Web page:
2.8 Different types of discrimination

Discrimination can occur at any level in a society. It can be practiced by governments, by adults against children, by one community against another, or one group of children against another. It can arise from active, direct and deliberate actions, or it can take place unconsciously through insensitivity, ignorance or indifference. These two types of discrimination that arise from either deliberate action or indifference are called direct and indirect discrimination (Figure 2.3). It is important that you understand the difference because they need to be tackled in different ways.

Direct discrimination

This occurs when an action, activity, law or policy deliberately seeks to exclude a particular group of children. In some countries, for example, children with disabilities are classified as either ‘educable’ or ‘non-educable’, the latter being denied the right to education. In many countries, the marriage age, and that of sexual consent, is lower for girls than boys, and children born outside marriage are denied equal rights. Legislation can also discriminate against all children as a group – for example, laws that permit children to be subjected to assault through physical punishment, when the same assault against an adult would constitute a criminal offence. In a recent consultation carried out in Tanzania for this module, young people repeatedly commented that nurses would treat children nicely when they were private patients, but would be rude and disrespectful to others, a clear example of discrimination against poorer children.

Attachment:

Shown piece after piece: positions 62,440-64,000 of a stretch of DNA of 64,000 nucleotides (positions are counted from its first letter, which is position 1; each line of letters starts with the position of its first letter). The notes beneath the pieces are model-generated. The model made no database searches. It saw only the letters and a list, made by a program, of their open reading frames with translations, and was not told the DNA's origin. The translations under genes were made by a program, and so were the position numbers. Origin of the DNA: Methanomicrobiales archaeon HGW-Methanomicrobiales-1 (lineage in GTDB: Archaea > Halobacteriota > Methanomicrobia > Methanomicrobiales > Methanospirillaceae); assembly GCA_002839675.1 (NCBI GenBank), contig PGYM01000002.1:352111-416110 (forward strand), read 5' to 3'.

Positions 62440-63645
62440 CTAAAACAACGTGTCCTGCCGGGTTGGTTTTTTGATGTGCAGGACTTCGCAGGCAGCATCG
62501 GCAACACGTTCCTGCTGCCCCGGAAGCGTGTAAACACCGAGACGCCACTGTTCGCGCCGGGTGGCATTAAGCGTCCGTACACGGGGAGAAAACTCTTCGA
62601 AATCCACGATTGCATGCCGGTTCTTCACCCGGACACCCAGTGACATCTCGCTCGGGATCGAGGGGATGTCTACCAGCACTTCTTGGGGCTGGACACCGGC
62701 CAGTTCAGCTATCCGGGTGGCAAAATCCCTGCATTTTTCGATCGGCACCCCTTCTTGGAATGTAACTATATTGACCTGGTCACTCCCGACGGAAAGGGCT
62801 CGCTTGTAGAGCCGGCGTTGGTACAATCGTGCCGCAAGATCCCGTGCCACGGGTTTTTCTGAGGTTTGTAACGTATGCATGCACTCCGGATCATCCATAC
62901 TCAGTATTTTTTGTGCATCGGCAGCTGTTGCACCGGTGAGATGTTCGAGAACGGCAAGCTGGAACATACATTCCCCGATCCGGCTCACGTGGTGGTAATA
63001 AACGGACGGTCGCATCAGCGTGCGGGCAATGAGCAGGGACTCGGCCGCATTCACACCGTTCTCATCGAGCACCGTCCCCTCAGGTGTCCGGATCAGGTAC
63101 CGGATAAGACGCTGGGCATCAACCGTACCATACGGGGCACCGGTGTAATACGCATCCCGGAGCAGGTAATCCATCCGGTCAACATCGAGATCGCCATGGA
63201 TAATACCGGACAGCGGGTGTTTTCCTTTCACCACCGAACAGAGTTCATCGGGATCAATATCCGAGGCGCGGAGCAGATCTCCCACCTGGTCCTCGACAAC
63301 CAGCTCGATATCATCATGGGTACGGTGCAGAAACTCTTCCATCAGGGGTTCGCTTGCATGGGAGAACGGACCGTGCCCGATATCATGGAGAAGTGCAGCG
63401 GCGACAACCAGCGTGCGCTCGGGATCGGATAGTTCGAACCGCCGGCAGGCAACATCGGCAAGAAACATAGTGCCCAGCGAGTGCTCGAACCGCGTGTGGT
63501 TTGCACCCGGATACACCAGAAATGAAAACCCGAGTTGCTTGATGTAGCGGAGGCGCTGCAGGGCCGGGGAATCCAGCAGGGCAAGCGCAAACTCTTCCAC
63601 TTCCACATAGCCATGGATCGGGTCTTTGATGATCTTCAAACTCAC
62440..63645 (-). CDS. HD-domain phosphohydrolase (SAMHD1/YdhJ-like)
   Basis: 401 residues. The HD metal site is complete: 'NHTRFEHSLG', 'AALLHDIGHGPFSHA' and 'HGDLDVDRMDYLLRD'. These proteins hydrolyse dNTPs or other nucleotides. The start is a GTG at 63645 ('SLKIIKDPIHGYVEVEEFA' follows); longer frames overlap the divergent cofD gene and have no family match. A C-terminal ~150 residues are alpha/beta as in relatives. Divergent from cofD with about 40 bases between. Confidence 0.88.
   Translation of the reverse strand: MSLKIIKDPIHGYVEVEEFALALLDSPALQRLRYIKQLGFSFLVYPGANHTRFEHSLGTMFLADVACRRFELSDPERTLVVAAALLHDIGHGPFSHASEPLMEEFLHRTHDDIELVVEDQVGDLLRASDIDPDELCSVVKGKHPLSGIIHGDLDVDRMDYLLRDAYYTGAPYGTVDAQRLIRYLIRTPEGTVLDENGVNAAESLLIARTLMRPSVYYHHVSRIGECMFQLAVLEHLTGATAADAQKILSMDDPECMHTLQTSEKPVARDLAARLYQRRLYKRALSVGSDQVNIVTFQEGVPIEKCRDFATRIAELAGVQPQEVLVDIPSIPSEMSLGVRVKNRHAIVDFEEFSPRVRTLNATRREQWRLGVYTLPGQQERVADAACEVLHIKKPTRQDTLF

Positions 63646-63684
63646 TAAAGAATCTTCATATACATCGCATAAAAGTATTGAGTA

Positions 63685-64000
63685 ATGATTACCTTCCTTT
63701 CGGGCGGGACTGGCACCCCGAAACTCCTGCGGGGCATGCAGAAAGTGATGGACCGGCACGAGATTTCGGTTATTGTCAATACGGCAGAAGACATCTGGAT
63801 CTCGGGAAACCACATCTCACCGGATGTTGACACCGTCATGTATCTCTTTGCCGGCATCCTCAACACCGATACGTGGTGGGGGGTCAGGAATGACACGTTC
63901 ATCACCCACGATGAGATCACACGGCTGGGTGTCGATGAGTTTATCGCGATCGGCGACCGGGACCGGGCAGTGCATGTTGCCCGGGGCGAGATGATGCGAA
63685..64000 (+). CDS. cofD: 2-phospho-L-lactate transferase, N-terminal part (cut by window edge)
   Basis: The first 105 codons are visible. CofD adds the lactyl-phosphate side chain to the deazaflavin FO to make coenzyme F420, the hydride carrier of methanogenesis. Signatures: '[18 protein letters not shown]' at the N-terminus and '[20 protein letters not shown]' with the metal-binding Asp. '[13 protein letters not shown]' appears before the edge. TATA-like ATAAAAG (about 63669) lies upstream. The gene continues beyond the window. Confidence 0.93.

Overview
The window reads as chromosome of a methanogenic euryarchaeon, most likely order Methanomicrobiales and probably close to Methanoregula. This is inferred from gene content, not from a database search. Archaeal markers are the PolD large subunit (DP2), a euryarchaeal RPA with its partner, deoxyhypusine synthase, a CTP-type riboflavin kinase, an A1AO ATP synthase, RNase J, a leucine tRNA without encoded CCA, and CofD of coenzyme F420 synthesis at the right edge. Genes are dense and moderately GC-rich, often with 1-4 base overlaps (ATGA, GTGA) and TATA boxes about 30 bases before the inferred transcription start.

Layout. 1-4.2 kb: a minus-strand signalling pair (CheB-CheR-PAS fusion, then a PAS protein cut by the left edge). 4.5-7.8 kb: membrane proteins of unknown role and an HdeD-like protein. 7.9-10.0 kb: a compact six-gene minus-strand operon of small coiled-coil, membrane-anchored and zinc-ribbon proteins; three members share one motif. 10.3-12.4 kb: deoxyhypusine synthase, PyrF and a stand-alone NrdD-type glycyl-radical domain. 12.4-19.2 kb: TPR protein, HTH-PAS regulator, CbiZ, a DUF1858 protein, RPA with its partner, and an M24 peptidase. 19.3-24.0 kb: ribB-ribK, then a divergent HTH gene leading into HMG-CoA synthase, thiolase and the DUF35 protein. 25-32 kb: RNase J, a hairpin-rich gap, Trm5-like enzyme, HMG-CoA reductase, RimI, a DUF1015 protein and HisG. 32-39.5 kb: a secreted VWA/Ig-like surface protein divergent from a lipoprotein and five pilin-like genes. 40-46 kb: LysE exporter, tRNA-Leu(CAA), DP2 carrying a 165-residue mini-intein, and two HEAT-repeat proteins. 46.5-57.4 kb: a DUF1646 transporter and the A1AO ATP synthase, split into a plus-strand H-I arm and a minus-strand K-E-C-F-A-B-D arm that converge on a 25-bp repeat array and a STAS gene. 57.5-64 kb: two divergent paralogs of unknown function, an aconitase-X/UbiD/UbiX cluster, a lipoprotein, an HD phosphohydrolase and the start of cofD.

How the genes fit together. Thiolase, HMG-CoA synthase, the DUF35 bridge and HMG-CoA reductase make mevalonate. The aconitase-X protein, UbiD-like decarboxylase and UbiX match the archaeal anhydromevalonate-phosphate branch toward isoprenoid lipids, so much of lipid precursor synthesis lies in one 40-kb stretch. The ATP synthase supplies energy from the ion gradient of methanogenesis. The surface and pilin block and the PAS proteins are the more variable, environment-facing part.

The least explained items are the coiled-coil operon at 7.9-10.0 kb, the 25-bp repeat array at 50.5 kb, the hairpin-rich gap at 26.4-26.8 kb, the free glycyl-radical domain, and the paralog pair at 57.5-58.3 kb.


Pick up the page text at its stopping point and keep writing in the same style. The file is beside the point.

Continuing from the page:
Indirect discrimination

This occurs when an action, law or policy has the consequence of excluding or harming particular groups of children, even if that was not its intention. For example, holding clinics in areas where there is no public transport may result in discriminating against poorer children. A health facility would discriminate indirectly against some children with disabilities if it was based in a building that they find difficult to get into. Young people in Tanzania described examples of children with disabilities being removed from health care lists, and a total lack of any attempt to provide accessible facilities, such as ramps or adapted toilets. Without these adaptations, children with disabilities are indirectly discriminated against in their right to health care.

Figure 2.3 Understanding direct and indirect discrimination

Multiple discrimination

Discrimination can occur on more than one ground, for example, relating to both age and gender, or to both language and cultural background. To give an example, a girl may experience discrimination because of:

  • her gender, including low status within her family
  • a reluctance to send her to secondary school
  • an expectation that she will do domestic chores
  • vulnerability to physical and sexual violence.

If she also has a disability, she may suffer further discrimination. A very common form of multiple discrimination arises when children of poor parents also belong to an ethnic or religious group that is already excluded or treated differently. Poverty and other types of discrimination can work together to reinforce exclusion.

2.7 What is meant by ‘non-discrimination’?

2.9 Treating children according to their needs